Frank Armiger Sr.

[ Age 90 ] Instrument installer served in World War II with the Army in North Africa and Sicily, and as a medic.

Aboard a Liberty Ship damaged when it struck a mine, Mr. Armiger tended to a wounded officer.

September 11, 2007|By Frederick N. Rasmussen | Frederick N. Rasmussen,sun reporter

Frank A. "Ace" Armiger Sr., a retired instrument installer and World War II veteran, died of complications from Parkinson's disease Saturday at Stella Maris Hospice in Timonium. He was 90.

Mr. Armiger, who was born in Baltimore and raised in Brooklyn Park, attended Southern High School.

"He had to drop out of high school because of the Great Depression and took a job as a factory worker at the Carr-Lowery Glass Co. He worked there until World War II," said his son, Frank A. Armiger Jr. of Timonium.

In 1942, Mr. Armiger enlisted in the Army and later fought in the North African campaign. During the Sicilian campaign, he served with the 9th Infantry Division of Gen. George S. Patton Jr.'s 3rd Army.

After completing training as a medic, Mr. Armiger departed from North Africa for Marseille, France, with other Army troops aboard the SS Johns Hopkins, a Liberty ship that had been built and launched at Bethlehem Steel Corp.'s Fairfield yard in Baltimore in 1943.

According to an account in The Liberty Ships by Capt. W. Jaffee, the Johns Hopkins had just completed a voyage Oct. 2, 1944, from Oran, Algeria, to Marseille, and while moving to an anchorage in the harbor during a violent gale with high seas struck a German mine.

"He was below decks, and when it hit and it blew him out of his bunk. He said he remained very calm," his son said.

"However, the crew of merchant mariners abandoned ship, leaving the soldiers aboard the vessel. The Hopkins did not seriously list or keel over and pretty much remained upright," Mr. Armiger's son said.

"The only person wounded in the attack was an officer who broke a leg. My father and another man tended to him on the fantail of the ship," he said.

Finally, a powerful Navy seagoing tug arrived and towed the stricken ship to Marseille.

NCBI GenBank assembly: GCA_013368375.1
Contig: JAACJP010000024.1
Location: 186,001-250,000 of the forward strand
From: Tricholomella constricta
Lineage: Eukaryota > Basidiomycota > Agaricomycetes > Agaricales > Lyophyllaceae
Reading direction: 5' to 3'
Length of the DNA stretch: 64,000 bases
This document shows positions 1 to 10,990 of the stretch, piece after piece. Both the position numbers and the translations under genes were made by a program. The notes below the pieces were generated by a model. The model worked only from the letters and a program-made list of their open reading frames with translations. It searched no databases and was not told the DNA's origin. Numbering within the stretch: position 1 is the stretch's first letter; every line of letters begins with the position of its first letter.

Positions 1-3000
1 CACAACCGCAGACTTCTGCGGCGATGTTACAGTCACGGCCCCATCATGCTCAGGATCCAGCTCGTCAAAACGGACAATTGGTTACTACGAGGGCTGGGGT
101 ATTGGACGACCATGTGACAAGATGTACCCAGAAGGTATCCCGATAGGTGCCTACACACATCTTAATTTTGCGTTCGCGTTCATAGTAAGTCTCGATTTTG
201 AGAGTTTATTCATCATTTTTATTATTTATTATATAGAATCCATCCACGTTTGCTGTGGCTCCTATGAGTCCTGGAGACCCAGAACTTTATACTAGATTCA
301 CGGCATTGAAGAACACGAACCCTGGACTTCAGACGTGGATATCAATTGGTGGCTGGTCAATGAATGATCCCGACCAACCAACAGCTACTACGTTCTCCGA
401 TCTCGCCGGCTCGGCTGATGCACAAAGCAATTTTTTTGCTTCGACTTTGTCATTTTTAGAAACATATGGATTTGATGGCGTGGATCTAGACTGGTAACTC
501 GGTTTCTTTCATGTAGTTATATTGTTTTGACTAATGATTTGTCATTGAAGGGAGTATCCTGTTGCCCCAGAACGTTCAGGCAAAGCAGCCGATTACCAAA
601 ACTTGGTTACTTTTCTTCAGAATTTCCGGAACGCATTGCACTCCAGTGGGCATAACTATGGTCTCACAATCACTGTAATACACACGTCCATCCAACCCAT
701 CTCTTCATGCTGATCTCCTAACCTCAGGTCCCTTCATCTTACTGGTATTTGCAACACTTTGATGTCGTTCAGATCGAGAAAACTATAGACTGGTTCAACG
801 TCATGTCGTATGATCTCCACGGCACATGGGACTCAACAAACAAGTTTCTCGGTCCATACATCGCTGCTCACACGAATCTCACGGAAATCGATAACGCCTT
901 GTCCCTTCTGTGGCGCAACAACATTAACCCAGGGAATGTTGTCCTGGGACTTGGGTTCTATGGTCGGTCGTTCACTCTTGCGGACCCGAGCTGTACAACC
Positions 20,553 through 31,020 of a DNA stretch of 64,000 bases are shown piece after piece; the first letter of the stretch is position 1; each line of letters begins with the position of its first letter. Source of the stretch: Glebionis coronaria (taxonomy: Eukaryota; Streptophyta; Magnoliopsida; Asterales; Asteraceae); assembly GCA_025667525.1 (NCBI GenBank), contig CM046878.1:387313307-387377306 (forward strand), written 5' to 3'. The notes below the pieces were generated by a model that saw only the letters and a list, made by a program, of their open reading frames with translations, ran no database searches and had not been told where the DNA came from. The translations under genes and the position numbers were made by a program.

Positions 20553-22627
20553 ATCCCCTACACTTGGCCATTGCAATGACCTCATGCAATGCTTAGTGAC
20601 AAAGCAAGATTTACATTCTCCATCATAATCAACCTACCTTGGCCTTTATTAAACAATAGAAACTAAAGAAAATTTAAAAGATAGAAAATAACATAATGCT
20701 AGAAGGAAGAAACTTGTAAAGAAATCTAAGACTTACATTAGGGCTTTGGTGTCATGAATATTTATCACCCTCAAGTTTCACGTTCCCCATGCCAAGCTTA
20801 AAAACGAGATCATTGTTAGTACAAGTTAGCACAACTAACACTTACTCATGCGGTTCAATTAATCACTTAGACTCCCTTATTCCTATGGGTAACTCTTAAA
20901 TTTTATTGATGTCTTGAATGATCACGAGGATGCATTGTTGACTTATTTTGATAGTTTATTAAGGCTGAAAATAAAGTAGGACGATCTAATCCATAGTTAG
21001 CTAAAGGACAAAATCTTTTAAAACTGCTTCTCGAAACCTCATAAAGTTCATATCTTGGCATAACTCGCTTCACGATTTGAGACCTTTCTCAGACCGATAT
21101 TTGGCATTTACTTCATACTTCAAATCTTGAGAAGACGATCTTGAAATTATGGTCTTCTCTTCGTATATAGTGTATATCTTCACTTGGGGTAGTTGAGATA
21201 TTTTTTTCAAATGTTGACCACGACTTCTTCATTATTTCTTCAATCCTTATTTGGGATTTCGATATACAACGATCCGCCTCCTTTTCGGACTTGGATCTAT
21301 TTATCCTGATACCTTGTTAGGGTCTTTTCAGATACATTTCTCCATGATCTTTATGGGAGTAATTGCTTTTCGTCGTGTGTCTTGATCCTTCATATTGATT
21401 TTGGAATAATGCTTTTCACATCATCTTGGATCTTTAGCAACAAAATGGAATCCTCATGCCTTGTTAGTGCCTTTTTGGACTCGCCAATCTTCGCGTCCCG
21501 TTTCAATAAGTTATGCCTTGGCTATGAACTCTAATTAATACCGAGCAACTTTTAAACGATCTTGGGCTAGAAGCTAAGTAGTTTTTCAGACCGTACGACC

Mr. Armiger and the troops who remained onboard the Hopkins were awarded a commendation from Col. Charles I. Faddis, who was troop commander.

"I wish to express to all, both commissioned and enlisted, my most sincere appreciation for your superb conduct and splendid support during the time the safety of the ship and the lives of all on board were in jeopardy," wrote Colonel Faddis.

"Nevertheless, not one man flinched, not one sign of panic appeared, in spite of the poor example set by the merchant seamen of the ship's crew. You faced the situation with a fortitude in every manner worthy of the highest tradition of the Armed Services of the U.S.," he wrote.

Colonel Faddis concluded: "By your calmness, cooperation and ready obedience to orders, you conquered circumstances which might otherwise have resulted in serious loss of life."

"He never sailed on a ship again," Mr. Armiger's son said.

After being repaired, the Hopkins returned to sea duty and continued sailing until 1966, when it broke up during heavy weather and foundered off Goat Island, Australia.

Discharged with the rank of staff sergeant in 1945, Mr. Armiger went to work the next year for Food, Machinery Chemical Corp. in Fairfield.

"He installed and repaired high-pressure gauges on chemical tanks," his son said.

Mr. Armiger retired in 1982.

The former longtime Brooklyn Park resident, who moved to Timonium a decade ago, was an avid tenpin bowler, and for years enjoyed the sport at the Glen Burnie Fairlanes. He was also an avid Ravens, Orioles and Maryland Terrapins fan.

Mr. Armiger had been a member of Brooklyn United Methodist Church for 80 years, and since 1997 was a member of Timonium United Methodist Church.

Services will be held at 10 a.m. tomorrow at Lemmon Funeral Home, 10 W. Padonia Road.

Also surviving are his wife of 61 years, the former Lois I. Douglass; a brother, Joseph F. Armiger of Brooklyn Park; and two grandchildren.

fred.rasmussen@baltsun.com

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